Saturday, August 16, 2014

Money matters

As much as I have tried to explain money in various posts another seems in order and my motivation is to understand an important area where I think simple concepts can help.

These are just my opinions as I sit here typing them up. Nothing here should be construed as money or legal advice or as a claim of expertise in money matters. Terms may be defined by me for the purposes of this discussion without claim that they are used the same way by anyone else. Money for many reasons is an extremely complex area and it is not necessarily the case that I succeed here in simplifying understanding as I try talking it out. But I'm going to have fun trying. So if you're still here, no promises, as we continue.

Like consider two neighbors where one does a favor and mows his neighbor's lawn, and that neighbor later returns the favor by cutting his hedges. In this hypothetical example we can ask, is it equal reciprocation?

Now in contrast, consider one neighbor pays $50 US to have his lawn mowed, and the other neighbor pays someone $35 US to trim his hedges, and we can say now in this hypothetical scenario that one thing is worth more than the other where money has enumerated the cost of the favors.

So, money is consideration received in exchange for doing a favor, which abstracts the value of the favor and it's a better system than simply guessing at what roughly equals in some other kind of reciprocal exchange.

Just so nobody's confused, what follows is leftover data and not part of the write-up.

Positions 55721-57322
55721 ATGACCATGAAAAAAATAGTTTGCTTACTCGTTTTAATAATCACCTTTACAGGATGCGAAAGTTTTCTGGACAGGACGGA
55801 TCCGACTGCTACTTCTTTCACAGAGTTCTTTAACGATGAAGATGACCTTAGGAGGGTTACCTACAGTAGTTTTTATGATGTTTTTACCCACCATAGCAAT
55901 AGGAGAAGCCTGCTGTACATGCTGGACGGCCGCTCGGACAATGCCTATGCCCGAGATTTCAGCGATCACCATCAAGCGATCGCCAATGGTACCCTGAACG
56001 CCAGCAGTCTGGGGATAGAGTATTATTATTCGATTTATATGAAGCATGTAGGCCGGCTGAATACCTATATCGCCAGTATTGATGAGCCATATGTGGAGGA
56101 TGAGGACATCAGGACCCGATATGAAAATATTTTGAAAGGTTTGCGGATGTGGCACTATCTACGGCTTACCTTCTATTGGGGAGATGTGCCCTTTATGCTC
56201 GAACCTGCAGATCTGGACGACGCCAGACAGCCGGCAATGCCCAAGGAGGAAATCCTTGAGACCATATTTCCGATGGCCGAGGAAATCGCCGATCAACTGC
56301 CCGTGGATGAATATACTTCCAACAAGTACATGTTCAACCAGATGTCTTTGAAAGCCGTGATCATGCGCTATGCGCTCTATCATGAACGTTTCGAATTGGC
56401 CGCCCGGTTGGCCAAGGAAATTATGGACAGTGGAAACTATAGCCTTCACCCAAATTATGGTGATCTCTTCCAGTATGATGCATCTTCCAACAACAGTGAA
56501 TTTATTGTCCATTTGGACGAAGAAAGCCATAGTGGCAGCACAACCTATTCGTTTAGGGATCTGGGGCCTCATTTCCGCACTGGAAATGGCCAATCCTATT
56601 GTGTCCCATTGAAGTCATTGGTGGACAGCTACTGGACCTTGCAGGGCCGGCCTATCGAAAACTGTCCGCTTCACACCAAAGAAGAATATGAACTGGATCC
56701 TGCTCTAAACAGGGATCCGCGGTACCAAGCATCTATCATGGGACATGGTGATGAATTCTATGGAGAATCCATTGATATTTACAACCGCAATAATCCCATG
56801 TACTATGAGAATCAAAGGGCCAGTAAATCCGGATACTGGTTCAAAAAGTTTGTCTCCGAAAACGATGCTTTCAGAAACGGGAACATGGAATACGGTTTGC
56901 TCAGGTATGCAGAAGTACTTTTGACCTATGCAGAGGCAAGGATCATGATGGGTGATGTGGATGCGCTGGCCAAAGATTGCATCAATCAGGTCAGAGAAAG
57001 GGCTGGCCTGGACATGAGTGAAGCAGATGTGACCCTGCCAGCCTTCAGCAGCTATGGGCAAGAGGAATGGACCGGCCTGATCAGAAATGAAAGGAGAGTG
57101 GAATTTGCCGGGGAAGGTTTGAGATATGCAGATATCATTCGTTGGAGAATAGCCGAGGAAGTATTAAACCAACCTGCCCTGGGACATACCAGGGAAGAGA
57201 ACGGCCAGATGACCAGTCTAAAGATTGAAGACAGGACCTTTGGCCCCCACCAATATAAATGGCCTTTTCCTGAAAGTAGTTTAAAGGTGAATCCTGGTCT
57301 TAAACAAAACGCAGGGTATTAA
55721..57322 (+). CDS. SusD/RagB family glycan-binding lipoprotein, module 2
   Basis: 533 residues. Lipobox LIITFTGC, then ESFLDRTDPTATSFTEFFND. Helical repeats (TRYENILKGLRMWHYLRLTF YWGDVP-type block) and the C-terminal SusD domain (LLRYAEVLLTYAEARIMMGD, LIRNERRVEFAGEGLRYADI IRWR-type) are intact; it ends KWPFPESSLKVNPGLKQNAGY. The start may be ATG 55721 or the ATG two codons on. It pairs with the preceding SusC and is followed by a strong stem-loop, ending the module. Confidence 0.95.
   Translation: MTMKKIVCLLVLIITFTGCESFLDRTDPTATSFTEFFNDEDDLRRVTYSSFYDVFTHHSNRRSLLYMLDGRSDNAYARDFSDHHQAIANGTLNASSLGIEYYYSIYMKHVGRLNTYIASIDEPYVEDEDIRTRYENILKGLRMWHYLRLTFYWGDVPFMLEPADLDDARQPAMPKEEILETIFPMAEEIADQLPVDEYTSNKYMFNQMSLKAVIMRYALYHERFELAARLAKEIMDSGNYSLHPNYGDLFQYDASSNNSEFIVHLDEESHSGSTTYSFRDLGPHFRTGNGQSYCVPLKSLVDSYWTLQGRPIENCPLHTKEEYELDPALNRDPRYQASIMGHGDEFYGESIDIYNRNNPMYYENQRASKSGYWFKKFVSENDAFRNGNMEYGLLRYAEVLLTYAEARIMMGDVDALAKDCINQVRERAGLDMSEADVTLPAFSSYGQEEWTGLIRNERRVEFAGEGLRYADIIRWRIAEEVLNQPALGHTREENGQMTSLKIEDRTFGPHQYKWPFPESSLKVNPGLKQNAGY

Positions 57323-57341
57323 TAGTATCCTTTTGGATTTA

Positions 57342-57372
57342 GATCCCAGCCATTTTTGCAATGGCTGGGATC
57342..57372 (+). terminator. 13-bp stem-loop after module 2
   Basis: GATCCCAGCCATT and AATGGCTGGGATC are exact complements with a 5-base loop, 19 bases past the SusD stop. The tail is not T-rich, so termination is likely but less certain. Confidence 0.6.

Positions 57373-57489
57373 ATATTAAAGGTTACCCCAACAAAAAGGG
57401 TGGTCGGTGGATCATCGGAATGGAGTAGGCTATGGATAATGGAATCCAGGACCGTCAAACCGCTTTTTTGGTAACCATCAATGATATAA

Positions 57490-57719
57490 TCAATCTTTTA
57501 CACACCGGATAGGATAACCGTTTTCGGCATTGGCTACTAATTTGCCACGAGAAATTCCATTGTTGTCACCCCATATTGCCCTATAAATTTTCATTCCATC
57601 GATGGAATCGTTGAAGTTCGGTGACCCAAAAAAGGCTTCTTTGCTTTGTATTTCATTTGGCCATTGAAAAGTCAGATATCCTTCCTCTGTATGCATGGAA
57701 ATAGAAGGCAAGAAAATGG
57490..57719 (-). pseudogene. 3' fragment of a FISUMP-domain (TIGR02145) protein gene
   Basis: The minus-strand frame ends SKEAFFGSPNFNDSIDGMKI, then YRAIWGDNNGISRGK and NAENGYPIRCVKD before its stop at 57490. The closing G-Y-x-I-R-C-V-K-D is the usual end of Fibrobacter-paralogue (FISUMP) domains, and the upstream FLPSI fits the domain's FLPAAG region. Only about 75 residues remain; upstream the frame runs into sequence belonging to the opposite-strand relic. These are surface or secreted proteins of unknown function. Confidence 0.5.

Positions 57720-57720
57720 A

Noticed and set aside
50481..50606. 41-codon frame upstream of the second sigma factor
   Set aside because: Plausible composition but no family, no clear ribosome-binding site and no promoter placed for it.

Use of the word "favor" here may seem odd, as some may think the idea is that a favor is done without expectation of something in return. But I think the reality is delayed return. Generally decent people will return the favor. But there is a delay which can be indefinite.

In contrast, it sounds very different if I say, two neighbors barter where one says he'll mow his neighbor's lawn in exchange for having his hedges done.

Maybe some neighbor might mow lawns as favors without any expectation of any kind of return, but what kind of people would accept it without giving anything back? Maybe if he were rich? Nope. Most people would want to give something back. Decent people return favors. People who never return favors are not liked.

Notice a direct trade of mowing lawns in exchange for doing hedges is not as free floating as the favor. Say you mow your neighbor's lawn as a favor, and know he'll do something in return, and he does your hedges. That has a completely different feel, as he could do something else.

That freedom in the return is what I think can be missing and is encapsulated by talking about a favor. Someone does something for you, so you wish to do something for them in return.